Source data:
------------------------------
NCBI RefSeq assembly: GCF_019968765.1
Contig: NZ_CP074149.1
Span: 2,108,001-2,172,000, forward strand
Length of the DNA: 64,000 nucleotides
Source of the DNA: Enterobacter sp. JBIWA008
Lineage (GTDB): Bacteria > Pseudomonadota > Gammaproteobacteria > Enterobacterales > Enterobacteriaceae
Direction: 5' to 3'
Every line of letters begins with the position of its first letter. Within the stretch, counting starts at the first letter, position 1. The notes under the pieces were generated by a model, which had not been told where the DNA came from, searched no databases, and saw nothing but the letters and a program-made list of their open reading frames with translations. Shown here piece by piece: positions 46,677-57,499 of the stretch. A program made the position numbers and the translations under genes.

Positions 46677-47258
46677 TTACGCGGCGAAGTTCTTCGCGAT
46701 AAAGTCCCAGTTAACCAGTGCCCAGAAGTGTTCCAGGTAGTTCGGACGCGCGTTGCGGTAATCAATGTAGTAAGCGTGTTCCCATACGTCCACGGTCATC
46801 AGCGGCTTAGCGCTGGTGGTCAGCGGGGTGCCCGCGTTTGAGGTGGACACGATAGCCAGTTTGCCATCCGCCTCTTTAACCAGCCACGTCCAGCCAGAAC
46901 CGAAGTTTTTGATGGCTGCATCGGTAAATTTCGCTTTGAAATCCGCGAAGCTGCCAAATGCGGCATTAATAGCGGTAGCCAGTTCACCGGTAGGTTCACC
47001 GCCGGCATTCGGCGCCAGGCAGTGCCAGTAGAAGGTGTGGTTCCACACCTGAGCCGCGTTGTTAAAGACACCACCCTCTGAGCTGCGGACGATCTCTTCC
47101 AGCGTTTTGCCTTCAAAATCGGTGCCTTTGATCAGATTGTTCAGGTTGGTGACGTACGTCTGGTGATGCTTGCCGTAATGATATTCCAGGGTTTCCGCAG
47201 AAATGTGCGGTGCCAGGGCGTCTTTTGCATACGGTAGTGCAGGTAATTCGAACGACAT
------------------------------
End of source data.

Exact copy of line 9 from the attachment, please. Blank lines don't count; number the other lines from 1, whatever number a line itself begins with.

Positions 46677-47258